There's a shake-up happening within the National Rifle Association (NRA). According to multiple reports, NRA president Oliver North announced on Saturday, April 27 that he will not seek a second term as the leader of the gun rights group. Elite Daily reached out to the NRA for comment on his resignation, but did not hear back by the time of publication. It's a move that people can't stop talking about, from anti-gun-violence activists to school-shooting survivors, and many of the tweets about Oliver North resigning as NRA president are going in about how this turmoil could be a bad sign for gun rights organization.
But first, let's talk more about North's resignation, which comes amid a reported internal struggle over the direction of the NRA. North is widely known as the prominent figure of the 1986 Iran-contra affair (He was convicted of "destroying government documents, accepting an illegal gratuity, and aiding and abetting in the obstruction of Congress" in 1989 but had them overturned two years later in 1991, per The New York Times). Since then, he's had close to ties to the NRA but had been apparently having some issues with NRA CEO and Executive Vice President Wayne LaPierre, according to an April 26 report from The New York Times. LaPierre reportedly wrote in a letter to the NRA, which was obtained by the Times, that North had been extorting him, accusing North of trying to force his resignation over allegations of financial misdeeds. North, on the other hand, said he had the NRA's "best interests" in mind and was creating a crisis committee to look into the NRA's financial matters, per The Hill. The NRA did not respond to Elite Daily's request for comment on LaPierre's letter.
But something happened between then and April 27. That morning, NRA first vice president Richard Childress took the stage at the NRA annual meeting in Indianapolis, Indiana, where he revealed that North, who has spent more than two decades serving on the board and was installed as president in May 2018, would not be returning to his post. He read a letter from North that said in part, "Please know I hoped to be with you today as NRA president endorsed for reelection. I’m now informed that that will not happen." The NRA did not immediately respond to Elite Daily's request for comment on North's letter and his allegations of the NRA reportedly mishandling finances.
According to The New York Times, New York attorney general Letitia James sent letters to the NRA on Friday, April 26, instructing the group and its "affiliated entities" to "preserve relevant financial records." Per NYT, a lawyer for the NRA confirmed the investigation into the organization's tax-exempt status, and on Saturday, April 27, William A. Brewer III, outside counsel for the NRA, said in a statement:
The NRA will fully cooperate with any inquiry into its finances. The NRA is prepared for this, and has full confidence in its accounting practices and commitment to good governance.
The New York Attorney General's office did not respond to Elite Daily's inquiry regarding the investigation.
This is all happening at a pretty vulnerable time. According to the Times, NRA donations have dropped and the group has become a target of the "well-financed" gun control movement, which is the result of a series of school shootings. The NRA did not immediately respond to Elite Daily's request for comment on the reports of lower donation numbers. Three of the five deadliest mass shootings in U.S. history have happened in the past three years alone, per CNN, and the United States Naval Postgraduate School found that 2018 saw a record-breaking number of school shootings, per Vox. As a result, gun control advocates have been pushing for tighter gun legislation, including universal background checks, but the NRA has said that the problem isn't guns, instead placing blame on things like mental health, school security, and video games, per The Associated Press.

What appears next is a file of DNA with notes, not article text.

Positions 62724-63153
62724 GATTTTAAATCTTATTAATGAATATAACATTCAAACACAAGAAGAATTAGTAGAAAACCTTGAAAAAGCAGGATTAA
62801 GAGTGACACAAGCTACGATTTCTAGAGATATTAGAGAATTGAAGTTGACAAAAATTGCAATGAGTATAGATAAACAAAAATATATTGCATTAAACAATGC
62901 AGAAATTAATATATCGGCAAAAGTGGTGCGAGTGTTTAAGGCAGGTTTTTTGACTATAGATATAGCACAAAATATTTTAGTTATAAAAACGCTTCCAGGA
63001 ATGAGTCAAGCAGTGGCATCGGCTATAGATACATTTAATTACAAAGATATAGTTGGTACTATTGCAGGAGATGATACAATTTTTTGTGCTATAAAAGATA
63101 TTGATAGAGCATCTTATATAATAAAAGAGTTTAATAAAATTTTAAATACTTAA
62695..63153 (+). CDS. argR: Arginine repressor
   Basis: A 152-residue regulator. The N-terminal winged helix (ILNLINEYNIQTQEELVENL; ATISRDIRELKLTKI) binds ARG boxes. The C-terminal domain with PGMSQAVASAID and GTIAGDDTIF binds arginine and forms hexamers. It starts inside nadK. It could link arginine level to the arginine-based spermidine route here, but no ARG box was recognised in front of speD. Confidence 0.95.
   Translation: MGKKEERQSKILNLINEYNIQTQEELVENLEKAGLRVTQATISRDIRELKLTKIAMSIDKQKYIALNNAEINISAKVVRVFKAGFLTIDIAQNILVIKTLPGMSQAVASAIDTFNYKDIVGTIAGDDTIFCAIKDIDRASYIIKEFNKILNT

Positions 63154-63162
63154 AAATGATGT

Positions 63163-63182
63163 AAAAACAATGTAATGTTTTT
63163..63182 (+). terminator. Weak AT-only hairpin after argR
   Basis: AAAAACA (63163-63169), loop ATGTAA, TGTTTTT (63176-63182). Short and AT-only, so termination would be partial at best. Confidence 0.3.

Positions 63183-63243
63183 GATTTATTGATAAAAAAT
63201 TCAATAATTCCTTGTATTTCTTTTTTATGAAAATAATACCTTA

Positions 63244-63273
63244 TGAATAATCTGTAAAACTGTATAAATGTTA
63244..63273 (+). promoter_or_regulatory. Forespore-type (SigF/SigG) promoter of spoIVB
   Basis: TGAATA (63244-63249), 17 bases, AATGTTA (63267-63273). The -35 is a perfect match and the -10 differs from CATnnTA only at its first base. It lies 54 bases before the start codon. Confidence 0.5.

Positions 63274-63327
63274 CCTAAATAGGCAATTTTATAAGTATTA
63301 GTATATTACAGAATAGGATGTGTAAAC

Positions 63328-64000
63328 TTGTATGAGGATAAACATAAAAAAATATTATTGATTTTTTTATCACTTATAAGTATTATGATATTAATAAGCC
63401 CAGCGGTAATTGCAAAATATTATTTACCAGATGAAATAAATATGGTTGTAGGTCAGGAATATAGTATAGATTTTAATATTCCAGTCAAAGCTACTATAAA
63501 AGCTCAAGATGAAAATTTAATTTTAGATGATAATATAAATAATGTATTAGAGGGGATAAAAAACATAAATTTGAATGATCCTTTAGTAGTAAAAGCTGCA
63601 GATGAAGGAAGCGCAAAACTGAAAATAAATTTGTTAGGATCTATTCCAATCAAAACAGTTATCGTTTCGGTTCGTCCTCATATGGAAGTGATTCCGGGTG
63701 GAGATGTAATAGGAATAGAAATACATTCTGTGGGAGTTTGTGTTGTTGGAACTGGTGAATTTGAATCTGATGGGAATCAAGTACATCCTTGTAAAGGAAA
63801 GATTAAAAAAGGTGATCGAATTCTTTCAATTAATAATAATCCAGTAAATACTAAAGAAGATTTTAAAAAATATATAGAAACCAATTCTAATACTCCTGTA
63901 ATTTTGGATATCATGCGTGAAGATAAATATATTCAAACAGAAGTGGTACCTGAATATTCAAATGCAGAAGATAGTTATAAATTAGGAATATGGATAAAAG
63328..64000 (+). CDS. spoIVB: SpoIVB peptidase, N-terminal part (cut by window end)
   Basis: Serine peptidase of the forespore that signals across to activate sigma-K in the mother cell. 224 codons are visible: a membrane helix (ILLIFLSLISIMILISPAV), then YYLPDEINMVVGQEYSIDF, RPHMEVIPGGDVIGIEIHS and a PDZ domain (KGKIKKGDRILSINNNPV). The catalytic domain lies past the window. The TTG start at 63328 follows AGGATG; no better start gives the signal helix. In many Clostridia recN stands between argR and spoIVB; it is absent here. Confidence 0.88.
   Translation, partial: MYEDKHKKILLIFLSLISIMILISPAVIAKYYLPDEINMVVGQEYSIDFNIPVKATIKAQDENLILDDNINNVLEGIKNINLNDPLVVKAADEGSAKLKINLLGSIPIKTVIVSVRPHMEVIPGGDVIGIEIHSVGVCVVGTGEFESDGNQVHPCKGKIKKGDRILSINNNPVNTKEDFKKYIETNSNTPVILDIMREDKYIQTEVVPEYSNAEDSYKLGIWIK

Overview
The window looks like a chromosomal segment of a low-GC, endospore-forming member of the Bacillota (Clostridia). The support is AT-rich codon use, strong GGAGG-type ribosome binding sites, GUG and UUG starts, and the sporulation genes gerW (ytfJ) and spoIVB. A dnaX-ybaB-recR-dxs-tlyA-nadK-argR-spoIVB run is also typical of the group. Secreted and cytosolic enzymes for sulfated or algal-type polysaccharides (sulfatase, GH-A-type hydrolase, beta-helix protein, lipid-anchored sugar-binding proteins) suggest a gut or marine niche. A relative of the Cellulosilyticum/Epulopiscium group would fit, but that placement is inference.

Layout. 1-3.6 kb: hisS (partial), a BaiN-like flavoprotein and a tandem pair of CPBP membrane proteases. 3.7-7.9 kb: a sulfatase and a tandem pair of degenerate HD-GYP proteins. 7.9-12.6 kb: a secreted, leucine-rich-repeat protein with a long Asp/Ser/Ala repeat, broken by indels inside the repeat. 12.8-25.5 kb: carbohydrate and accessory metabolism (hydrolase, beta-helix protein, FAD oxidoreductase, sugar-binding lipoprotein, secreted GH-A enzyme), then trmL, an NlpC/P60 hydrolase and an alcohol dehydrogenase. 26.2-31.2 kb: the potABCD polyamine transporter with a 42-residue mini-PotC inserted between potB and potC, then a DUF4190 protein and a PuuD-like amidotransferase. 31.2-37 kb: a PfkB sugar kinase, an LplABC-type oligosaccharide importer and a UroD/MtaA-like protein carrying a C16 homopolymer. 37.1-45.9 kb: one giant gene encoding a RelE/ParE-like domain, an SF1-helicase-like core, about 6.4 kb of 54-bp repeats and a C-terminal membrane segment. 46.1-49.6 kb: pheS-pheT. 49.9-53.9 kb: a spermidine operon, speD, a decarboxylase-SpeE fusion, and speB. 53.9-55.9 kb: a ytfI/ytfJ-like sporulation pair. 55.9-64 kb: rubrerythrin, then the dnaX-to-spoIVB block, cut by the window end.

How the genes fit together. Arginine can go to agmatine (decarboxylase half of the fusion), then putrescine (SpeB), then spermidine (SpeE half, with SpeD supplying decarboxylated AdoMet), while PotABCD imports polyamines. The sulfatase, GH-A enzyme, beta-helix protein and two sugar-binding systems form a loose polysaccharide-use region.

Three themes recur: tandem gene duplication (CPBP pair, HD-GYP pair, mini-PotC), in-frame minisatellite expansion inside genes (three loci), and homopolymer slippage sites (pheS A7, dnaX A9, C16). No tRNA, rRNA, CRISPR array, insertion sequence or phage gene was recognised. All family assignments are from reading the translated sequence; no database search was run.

To some internet users, it's almost like the NRA is imploding, and these tweets about North's resignation seem to see nothing but more trouble ahead. And considering the organization's response to mass shootings, it looks like those affected by the deadly massacres aren't too sad to see the reported trouble for the organization.
Survivors of the deadly shooting at Marjory Stoneman Douglas High School in Parkland, Florida on Feb. 14, 2018 are front and center.
Former student Emma Gonzalez seemed to praise the resignation.
Her old classmate David Hogg also weighed on the news.
Jaclyn Corin, another survivor of the Parkland shooting and an organizer of March For Our Lives, a gun reform movement born out of the tragedy, tweeted that the resignation is the "beginning of the end."
"#ByeByeNRA," she added.
And Fred Guttenberg, who lost his 14-year-old daughter Jaime in the shooting, slammed what he called "nasty, dishonest behavior" by the NRA.
The tweets are seriously going in.
"What a train wreck of an organization," one person wrote.
Not all of the tweets are striking the same tone, though. Some are wondering what must be reportedly going wrong internally for North to feel the need to resign.
Political commentator Bakari Sellers tweeted, "If Oliver North believes your organization is dysfunctional....whoa."
And others... well, not so much.
Some people brought out the sarcasm, extending their "thoughts and prayers" to North. (The NRA has often used those words in response to gun violence, which has earned it strong criticism.)
"Oh how sad, the @NRA is imploding. Send your thoughts and prayers," teased activist and author Amy Siskind.
It's unclear what happens from here, and the NRA did not immediately return Elite Daily's request for comment on the subject. So we'll just have to see how this continues to play out.